If you’ve got an idea for a startup or have the framework for one in place, you might have some questions about things like paying your bills, depositing cash, and processing credit card payments. You don’t want to make an error and have to answer to the IRS for it later.
What some businesses choose to do is have two kinds of distinct accounts. One might be a traditional bank account that you can use for operational expenses and cash deposits. The other will be a merchant bank account, through which you can handle credit card transactions.
What Exactly is a Merchant Bank Account?
A merchant bank account is a particular type of business bank account. It lets you securely accept:
- Credit card payments
- Debit card payments
- Other electronic payments
The way you can think of a merchant bank account is like an intermediary. It is the step between your business and any individual card-seeking banks that let your customers have debit or credit cards that they use to purchase things.
Why Do You Need One?
You might be wondering at this point why you can’t simply link a business bank account with the payment processor to receive credit card sale deposits. It’s because there would be long delays.
The customer-card issuing bank and your bank have to verify each transaction before authorizing the sale. This is a time-consuming process, and you don’t want to wait that long for customers to pay you.
Special Features of the Merchant Account
You shouldn’t regard a merchant bank account like a traditional business bank account where you’re always moving money in and out. It is more of a relationship with a member bank that advances you, the merchant, funds from the credit card transactions they accept, minus the transaction fees.
Because of this:
- You can’t access your merchant account
- Funds acquired from the issuing bank get automatically transferred to your regular business bank account within 1-2 business days
This authorization process speed is part of what makes these sorts of accounts so appealing. You get your money quicker, and what business owner wouldn’t be happy about that?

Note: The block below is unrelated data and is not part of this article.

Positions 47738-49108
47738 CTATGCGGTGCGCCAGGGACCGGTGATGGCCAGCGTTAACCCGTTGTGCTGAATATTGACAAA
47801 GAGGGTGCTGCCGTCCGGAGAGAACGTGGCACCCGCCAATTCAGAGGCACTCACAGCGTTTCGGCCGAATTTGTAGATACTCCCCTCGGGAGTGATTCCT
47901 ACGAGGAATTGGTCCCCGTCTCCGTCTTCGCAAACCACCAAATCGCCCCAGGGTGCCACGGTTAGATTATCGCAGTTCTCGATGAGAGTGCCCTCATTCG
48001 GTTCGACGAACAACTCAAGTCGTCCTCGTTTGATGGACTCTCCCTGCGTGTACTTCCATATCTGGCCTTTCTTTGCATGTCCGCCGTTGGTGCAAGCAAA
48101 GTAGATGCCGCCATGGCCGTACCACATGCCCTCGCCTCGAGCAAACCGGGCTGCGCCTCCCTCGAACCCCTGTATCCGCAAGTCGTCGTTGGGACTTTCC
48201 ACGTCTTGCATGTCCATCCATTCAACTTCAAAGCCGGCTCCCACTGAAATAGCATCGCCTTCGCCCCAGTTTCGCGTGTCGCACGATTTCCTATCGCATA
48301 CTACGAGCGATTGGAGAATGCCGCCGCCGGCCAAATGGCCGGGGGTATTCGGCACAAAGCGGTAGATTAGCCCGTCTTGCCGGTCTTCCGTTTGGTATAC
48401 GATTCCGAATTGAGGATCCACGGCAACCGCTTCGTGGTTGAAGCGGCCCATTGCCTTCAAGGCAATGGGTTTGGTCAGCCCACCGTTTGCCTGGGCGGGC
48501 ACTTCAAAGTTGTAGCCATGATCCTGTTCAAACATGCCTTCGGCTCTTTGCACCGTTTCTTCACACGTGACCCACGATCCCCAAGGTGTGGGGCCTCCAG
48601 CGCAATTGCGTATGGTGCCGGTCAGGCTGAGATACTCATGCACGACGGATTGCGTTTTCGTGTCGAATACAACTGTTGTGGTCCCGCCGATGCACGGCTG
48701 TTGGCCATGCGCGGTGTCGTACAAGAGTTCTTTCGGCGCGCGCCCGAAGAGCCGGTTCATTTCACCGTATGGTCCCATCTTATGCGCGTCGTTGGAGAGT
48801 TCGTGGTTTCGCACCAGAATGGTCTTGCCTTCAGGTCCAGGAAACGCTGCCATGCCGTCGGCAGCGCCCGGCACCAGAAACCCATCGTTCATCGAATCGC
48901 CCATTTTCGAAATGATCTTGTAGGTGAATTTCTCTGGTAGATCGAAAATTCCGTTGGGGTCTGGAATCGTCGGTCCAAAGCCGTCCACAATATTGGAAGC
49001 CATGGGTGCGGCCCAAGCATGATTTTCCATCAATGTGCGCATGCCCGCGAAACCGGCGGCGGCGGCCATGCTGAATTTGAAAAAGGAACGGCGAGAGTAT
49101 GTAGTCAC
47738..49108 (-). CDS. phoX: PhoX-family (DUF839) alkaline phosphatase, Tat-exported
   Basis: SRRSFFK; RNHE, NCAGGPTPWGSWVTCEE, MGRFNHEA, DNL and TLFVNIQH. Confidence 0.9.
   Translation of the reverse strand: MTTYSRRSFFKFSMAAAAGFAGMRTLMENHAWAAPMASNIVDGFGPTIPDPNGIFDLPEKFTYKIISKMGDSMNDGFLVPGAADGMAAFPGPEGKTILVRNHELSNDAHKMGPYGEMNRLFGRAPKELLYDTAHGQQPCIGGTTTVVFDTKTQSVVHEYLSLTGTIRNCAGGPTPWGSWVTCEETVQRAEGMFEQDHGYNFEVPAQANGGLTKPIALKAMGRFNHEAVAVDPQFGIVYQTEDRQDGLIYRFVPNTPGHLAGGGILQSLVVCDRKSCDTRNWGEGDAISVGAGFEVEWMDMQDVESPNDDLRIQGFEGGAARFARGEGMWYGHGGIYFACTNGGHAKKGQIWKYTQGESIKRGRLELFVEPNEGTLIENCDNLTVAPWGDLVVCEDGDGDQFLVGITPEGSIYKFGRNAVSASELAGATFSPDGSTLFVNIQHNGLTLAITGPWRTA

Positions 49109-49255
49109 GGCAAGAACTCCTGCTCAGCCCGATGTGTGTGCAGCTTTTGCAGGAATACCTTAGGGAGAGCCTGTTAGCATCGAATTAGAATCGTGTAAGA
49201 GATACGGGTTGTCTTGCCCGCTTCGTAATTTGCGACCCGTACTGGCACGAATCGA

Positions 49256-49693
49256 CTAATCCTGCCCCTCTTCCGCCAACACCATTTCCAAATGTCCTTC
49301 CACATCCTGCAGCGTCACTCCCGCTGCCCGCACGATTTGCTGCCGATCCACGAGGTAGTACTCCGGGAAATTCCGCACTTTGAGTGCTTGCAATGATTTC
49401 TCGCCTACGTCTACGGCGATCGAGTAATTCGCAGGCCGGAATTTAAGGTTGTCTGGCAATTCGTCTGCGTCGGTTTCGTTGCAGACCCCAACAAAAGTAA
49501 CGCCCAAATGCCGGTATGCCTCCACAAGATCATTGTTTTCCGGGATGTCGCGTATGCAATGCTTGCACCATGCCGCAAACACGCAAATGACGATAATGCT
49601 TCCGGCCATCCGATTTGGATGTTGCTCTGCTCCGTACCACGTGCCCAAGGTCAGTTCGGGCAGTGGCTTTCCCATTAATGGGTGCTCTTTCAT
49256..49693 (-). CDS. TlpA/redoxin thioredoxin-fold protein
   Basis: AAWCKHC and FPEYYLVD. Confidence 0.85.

What’s a Business Bank Account?
If you need to know the difference between a business and a merchant bank account, unlike the features of a merchant account that we just described, the traditional business bank account is a repository for company funds. You deduct payroll and bills from it. The merchant account funds from credit card sales go into it.
There is nothing to say that your business bank account needs to be with a local bank. However, there are some compelling reasons to do business with a nearby financial entity.
Local banks might be willing to give you some better incentives than their national counterparts. For instance, they might offer you a better fee structure, better perks, or a loan or line of credit if you decide that you need one.
You can always find a well-regarded online bank like Ally that has no brick-and-mortar locations. You can’t talk to someone in-person if you go that route. However, because they have no physical locations, such banks typically give you better interest rates than national powerhouses like Chase or Wells Fargo.
Do You Need Both a Business and Merchant Bank Account?
You are not being forced by anything to get both types of bank accounts for your startup. However, keep this in mind. If you want to accept gift card, credit card, or debit card payments, you’ll have to get both of these account types.
Are There Any Alternatives?
Services exist where you don’t need to get a merchant bank account, but you can still process electronic card payments. The name for this is a payment facilitator, sometimes called a Payfac.
You have probably heard of some of the ones that are out there. Stripe, PayPal, and Square are examples.
The signup process for these is simpler and quicker than what you’d go through to get a merchant bank account. There are some potential issues, though. You may have to deal with:
- Inferior customer service
- Longer funding times, like 4-8 days vs. 1-2 days with merchant bank accounts
- Higher transaction fees
The reality is that most businesses if they want customers to take them seriously, use merchant bank accounts in conjunction with regular business bank accounts. The merchant account gives you the hardware you need, the support, and the payment processing all in the same place.